Welcome to the 12th and final day of the 12 Days of Christmas here at Hezzi-D’s Books and Cooks. While this time of year often means family and friends getting together, shopping for presents, and getting gifts from others to many people, to other people it is a cold, hard time of year. So for the 12th day of Christmas I’m not sharing a holiday recipe, gift giving guide, or DIY activity, but I’m sharing a way you can give back during the holidays.
Growing up I had two working parents and we were part of the middle class. Almost everyone in my school system was middle class so I didn’t see a lot of poverty until I went away to college. I grew up always having a hot meal for dinner, having enough money to buy lunch, and having all the comforts I needed at home. Sure I did my share of volunteering in junior high and high school but the real meaning of poverty didn’t hit me until I began teaching in the county where I now live.
I live in a small town in Maryland. I live in one of the poorest counties in Maryland. My school services many children who either just above the poverty line or who are below the poverty line. In recent years I’ve seen the struggles that these children go through everyday of their lives. When I put clothing in my prize box it’s often chosen before any of the toys because the kids need clothes. We give out food book bags to over 20 families every weekend so that the children have something to eat. The school gives coats every winter so that children can have something warm to wear.
In my community almost 17% of the people are living below the poverty line. The state average is sitting around 9% but in my area it’s almost double. I am grateful that my husband and I both work and are able to live comfortably. I want to give back to the community I live in and while it’s nice to do this during the holiday season, there are many ways to help year round. If you are looking to help in your community this holiday season and to give back to those in need here are some of my favorite ways.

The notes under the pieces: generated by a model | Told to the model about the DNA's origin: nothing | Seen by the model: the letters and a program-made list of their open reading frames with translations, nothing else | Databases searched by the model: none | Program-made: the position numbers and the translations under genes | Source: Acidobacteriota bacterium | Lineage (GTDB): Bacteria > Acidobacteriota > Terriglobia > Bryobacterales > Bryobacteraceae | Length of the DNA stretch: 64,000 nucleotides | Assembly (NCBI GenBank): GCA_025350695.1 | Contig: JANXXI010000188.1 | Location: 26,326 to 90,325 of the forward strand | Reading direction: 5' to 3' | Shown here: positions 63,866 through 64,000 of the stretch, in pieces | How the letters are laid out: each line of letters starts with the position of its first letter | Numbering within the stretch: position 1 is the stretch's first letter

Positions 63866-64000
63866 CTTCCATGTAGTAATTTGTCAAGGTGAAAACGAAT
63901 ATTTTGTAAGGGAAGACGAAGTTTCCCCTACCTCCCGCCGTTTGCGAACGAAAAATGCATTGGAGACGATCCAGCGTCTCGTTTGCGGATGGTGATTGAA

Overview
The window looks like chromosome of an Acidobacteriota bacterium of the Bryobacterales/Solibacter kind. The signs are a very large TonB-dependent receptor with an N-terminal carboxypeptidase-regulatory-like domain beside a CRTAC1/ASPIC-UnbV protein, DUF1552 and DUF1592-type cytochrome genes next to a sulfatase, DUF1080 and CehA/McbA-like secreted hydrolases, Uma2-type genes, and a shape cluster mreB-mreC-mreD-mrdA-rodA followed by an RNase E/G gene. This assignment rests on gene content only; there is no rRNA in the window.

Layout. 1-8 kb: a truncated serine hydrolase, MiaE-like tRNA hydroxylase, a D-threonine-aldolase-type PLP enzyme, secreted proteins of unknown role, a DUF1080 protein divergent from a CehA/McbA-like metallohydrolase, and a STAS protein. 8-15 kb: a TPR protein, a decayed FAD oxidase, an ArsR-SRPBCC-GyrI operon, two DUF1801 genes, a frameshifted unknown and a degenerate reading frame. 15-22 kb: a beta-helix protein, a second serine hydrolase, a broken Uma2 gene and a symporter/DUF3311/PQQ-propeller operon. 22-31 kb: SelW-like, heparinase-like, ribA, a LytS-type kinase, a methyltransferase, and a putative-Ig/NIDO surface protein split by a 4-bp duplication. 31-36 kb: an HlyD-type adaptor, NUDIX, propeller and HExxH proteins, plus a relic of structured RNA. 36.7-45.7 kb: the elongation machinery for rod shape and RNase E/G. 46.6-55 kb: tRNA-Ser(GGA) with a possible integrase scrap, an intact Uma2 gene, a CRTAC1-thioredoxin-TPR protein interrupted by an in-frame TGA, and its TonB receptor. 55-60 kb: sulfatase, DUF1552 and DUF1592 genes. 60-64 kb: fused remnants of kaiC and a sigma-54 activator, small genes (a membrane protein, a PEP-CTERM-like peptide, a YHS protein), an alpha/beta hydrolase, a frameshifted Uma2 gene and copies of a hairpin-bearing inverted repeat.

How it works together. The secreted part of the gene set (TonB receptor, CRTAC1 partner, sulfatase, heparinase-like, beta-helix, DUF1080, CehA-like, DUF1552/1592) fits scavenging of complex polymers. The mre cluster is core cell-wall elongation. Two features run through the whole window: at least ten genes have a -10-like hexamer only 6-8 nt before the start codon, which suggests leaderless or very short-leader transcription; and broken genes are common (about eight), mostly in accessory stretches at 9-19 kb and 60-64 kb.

1. Volunteer at a Local Soup Kitchen
Soup Kitchens are non-profits that feed people in the community. While most people think of volunteering at the soup kitchen as simply serving meals, there are several different jobs that need to be done. The kitchens do need people to help serve the food on a daily basis. You can pick up a 3 or 4 hour shift and help to serve the daily meals. Many soup kitchen also need volunteers to help take inventory of the food items so they know what they need to purchase. Others are need to help set up and clean up before and after meals are served. Some food banks even need drivers to help deliver meals to those who can’t come and them.
2. Volunteer to Prepare or Deliver a meal for Meals On Wheels
Meals on Wheels is a program that prepares and delivers meals to homebound seniors. Meals on Wheels is always looking for volunteers to help drive the meals to house, prepare a full meal, or even to make desserts for the meals. My home town church would always volunteer to bring the desserts to Meals on Wheels one month every year. My mother and I would bake treats and take them to our local center. Keep in mind that many seniors are diabetic and sugar free treats are really appreciated!
3. Visit a Local Nursing Home
Holidays are often a lonely time for the elderly who are in nursing homes. Whether their family lives far away or they don’t have any relatives, seniors are often thrilled to just sit and visit with those in the community. When I was in high school my next door neighbor and I would dress up as elves every year and take little goodie bags to the local nursing home. We would go from room to room passing out our bags, sitting and visiting with the seniors, and just listening to what they had to say. It was always a rewarding experience and one that I would like to start doing again this year.